Charities reject cocaine boycott

Katherine Demopoulos

Oxfam and Christian Aid have both rejected a Foreign Office suggestion that they participate in a plan to shame the middle classes into boycotting cocaine.

In an interview last week with The Observer, Foreign Office Minister Bill Rammell said users should view cocaine in the same light as consumers viewed South African wine during apartheid, when sales famously plummeted.

At the same time, Rammell suggested bringing Oxfam and Christian Aid on board to raise awareness of the levels of violence associated with Colombian cocaine production.

Rammell, in charge of Foreign Office policy on drugs and international crime, made the comments after a trip to Colombia for a drugs conference.

He was building on a reference by Britain's Metropolitan Police chief Sir Ian Blair to the 'trail of blood' that links a line of cocaine in the UK to the Colombian conflict. Blair had also highlighted the incongruence of the dinner-party set insisting on fair-trade coffee and organic vegetables, but using cocaine.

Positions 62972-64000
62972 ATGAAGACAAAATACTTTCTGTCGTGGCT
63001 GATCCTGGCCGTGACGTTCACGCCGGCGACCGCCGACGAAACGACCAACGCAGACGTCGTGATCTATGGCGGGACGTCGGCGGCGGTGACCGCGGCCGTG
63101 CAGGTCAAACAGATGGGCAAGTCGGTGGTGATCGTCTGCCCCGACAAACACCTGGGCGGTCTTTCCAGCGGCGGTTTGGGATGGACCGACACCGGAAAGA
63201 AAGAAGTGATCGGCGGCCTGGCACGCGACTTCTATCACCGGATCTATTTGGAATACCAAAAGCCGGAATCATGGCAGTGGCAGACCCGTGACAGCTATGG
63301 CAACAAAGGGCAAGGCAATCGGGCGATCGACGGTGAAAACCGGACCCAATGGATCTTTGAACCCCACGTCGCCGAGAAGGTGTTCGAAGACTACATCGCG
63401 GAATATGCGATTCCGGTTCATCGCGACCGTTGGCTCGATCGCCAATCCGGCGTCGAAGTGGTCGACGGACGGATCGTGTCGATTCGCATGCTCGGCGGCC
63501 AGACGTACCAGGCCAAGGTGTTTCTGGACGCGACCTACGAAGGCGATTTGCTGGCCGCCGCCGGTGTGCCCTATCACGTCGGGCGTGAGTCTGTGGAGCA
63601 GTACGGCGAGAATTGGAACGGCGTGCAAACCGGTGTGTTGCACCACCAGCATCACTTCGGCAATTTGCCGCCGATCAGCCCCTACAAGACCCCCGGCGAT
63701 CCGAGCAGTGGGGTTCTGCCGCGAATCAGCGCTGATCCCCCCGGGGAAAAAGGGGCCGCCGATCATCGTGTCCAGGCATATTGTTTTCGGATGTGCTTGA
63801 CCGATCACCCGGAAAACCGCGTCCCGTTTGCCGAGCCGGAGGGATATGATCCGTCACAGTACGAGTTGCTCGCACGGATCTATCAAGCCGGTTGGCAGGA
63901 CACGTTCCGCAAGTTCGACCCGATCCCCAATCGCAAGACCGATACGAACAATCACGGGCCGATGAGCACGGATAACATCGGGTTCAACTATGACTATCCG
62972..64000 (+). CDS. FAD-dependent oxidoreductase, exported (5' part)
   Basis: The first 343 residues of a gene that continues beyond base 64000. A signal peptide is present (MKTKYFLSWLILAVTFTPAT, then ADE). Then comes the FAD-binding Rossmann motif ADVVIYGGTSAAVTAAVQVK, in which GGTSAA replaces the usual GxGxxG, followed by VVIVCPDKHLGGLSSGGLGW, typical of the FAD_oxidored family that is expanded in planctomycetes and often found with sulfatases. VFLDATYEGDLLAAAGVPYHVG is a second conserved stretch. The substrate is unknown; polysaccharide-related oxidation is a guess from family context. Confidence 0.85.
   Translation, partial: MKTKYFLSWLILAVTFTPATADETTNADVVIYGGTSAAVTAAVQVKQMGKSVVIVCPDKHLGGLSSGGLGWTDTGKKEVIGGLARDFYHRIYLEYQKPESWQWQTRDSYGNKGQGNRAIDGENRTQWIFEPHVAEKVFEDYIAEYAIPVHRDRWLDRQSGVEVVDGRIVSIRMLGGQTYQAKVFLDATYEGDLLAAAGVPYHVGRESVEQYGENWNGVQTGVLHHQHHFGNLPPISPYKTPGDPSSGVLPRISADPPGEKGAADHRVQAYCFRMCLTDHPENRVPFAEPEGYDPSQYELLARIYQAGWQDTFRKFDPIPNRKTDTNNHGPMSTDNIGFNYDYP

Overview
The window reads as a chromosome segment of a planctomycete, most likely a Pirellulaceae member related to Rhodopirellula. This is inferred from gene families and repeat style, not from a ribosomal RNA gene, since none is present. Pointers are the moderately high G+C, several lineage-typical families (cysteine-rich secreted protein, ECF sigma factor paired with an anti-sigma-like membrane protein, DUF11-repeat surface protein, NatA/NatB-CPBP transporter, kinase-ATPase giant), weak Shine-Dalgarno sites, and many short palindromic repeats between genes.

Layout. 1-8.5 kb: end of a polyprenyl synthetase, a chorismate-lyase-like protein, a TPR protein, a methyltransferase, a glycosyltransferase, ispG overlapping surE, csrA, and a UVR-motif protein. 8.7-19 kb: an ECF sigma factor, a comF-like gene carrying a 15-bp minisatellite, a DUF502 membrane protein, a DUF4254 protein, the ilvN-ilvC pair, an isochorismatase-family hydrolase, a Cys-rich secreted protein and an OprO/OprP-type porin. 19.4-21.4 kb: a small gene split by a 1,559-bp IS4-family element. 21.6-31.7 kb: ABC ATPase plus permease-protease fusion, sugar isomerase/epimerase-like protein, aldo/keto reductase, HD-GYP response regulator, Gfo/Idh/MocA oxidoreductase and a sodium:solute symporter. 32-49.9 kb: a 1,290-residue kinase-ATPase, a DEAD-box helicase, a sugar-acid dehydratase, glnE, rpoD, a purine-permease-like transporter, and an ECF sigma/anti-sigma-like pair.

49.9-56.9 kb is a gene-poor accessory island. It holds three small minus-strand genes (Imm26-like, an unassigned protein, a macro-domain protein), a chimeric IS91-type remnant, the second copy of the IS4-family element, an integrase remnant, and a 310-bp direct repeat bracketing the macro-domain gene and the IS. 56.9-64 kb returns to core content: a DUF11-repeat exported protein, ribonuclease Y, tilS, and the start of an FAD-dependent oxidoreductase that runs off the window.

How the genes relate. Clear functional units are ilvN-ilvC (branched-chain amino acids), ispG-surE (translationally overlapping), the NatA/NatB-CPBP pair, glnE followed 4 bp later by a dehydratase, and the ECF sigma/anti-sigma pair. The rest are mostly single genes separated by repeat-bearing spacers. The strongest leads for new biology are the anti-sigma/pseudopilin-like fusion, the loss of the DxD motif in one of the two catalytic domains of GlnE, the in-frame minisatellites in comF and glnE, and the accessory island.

However, neither Oxfam nor Christian Aid have been consulted by Rammell yet, and they are not impressed by his plans for them. Christian Aid's Caribbean specialist Sarah Wilson said that such a role would fall outside the charity's remit: "It's not very well thought through. It should be recognised that we're a humanitarian international charity. Our focus is on poverty in the developing world, not crime in the UK."

While stressing Christian Aid's recognition of the damage caused by the cocaine industry, she said governments should also look at the reasons behind a Latin American farmer's decision to grow the drug.

"We think that trade policy is equally as significant a factor as cocaine use here. Rammell shouldn't take the spotlight off trade policies by focusing on middle class drug users."

Growing wheat in Bolivia has become more difficult because subsidies allow the US to export the crop cheaply, while international trade agreements have forced Jamaican clothing factories to move to Mexico, and contributed to the island's role as a cocaine trans-shipper.

An Oxfam spokeswoman said: "Nothing came from our office, nor from Christian Aid. We don't know anything about the campaign and it's not part of our plans. We are very aware that drugs are a problem and are linked to the perpetuation of conflict in Colombia, but we're not going to start asking people to boycott cocaine."

A Foreign Office spokeswoman qualified Rammell's comments, saying: "The approach trailed by Rammell is a possible solution to the problem. We are having initial discussions within government and will then canvass NGOs for their views. It is at a very early stage and is just a concept we're considering."

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